At this time of year and on till the end of October, the hills around Santa Fe are heavy with gold hunters, carloads of people who want to look at the gold leaves on the Aspens. And yes, the gold is there, although there will be more as the weeks go by and daylight shrinks, disproving the old adage that it’s frost that causes the leaves to change. It’s chilly here now but we’re still a long way from frost, and the leaves are changing.
I wonder how many people will notice and wonder and ask questions about the groves of nearly skeletal Aspens, their leaves stripped during the summer by bark beetles, the invasion worsened by the drought that, during the past four years, weakened the Aspens’ ability to resist. I think we have all been weakened during the past four years by the invasion of another form of bark beetle, one who was strutting his stuff on television last night.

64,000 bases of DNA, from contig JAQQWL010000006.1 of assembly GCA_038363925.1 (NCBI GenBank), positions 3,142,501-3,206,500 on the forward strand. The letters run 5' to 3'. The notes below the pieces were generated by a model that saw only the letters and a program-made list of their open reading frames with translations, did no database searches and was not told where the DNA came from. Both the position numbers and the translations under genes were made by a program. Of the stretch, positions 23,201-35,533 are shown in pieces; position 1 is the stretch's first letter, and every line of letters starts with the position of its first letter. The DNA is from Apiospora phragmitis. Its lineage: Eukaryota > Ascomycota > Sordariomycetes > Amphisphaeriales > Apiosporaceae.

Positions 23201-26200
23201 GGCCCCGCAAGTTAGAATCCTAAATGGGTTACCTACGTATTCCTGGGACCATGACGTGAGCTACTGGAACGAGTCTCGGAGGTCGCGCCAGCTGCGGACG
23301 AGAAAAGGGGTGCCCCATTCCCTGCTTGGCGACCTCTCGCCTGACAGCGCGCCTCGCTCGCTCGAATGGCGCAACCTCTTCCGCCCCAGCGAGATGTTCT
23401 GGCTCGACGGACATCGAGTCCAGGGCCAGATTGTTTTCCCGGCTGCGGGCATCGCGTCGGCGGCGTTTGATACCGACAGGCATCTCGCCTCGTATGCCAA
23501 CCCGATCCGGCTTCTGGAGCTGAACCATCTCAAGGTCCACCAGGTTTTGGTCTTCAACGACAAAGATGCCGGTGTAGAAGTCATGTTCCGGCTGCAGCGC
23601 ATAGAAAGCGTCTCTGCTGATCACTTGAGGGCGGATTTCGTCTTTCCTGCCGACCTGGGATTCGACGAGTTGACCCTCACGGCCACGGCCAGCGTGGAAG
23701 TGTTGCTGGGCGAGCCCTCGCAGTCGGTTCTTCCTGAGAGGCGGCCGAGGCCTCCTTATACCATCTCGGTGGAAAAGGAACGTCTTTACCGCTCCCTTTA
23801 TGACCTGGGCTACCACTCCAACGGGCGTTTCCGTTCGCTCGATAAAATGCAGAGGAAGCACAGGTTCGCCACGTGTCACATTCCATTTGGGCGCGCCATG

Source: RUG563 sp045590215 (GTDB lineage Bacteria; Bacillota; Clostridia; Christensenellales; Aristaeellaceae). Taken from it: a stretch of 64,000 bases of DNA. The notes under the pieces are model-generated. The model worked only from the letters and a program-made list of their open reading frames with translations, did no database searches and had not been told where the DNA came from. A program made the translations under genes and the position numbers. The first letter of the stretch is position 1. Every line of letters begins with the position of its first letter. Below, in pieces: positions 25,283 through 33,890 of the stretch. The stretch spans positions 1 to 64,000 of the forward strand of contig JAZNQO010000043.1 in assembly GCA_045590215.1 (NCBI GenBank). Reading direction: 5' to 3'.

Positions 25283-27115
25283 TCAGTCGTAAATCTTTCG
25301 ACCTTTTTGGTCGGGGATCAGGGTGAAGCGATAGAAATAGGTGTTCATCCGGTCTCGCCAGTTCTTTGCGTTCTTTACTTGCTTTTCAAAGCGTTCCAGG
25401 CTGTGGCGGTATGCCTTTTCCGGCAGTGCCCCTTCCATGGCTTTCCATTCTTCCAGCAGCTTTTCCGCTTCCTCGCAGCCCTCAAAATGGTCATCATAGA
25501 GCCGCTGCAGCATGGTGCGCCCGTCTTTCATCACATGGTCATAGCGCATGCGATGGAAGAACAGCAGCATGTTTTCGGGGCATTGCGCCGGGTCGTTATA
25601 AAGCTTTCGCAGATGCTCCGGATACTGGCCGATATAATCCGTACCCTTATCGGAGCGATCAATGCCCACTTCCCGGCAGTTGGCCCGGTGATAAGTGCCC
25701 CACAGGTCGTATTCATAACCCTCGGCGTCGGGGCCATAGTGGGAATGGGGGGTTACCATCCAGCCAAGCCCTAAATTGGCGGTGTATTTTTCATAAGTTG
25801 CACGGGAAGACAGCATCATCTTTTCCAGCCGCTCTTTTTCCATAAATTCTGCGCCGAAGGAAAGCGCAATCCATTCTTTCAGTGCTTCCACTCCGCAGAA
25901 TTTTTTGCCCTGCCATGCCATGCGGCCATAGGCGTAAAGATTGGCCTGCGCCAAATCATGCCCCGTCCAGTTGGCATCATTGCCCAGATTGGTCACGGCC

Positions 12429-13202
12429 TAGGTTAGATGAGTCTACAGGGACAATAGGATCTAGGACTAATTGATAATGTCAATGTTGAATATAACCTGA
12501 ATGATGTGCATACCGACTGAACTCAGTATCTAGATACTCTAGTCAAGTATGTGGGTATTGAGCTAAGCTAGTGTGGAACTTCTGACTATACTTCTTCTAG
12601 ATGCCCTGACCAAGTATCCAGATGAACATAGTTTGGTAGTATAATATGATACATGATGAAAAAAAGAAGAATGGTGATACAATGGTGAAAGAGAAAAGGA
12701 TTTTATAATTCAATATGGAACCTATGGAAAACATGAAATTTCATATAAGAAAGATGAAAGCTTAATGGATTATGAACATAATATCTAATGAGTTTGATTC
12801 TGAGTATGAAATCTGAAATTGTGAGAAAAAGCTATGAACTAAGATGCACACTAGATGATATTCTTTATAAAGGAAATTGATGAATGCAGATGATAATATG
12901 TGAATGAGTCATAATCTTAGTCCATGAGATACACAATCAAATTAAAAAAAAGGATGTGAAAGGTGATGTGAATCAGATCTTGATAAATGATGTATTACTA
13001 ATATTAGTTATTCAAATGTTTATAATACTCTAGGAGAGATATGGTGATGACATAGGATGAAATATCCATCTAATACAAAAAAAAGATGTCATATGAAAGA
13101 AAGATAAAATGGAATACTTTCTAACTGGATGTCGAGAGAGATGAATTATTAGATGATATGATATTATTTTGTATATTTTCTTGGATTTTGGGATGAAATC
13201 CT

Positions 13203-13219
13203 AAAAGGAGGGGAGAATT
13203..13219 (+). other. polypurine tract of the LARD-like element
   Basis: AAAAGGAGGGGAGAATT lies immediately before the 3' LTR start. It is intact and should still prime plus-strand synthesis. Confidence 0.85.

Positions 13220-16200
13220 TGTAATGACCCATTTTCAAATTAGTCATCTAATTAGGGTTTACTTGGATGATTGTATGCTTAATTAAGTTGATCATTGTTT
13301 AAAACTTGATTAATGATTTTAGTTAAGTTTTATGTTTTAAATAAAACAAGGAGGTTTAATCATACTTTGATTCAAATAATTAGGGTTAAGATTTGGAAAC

I was hoping that Joe Biden would make an opportunity—force it, if he had to—to talk about climate disruption. “Change” is no longer adequate to describe what we as well as the Aspen are experiencing.
Gold of another kind is at the root of the political process and until we are able to reform campaign contribution rules, that kind of gold is likely to govern the results of this election.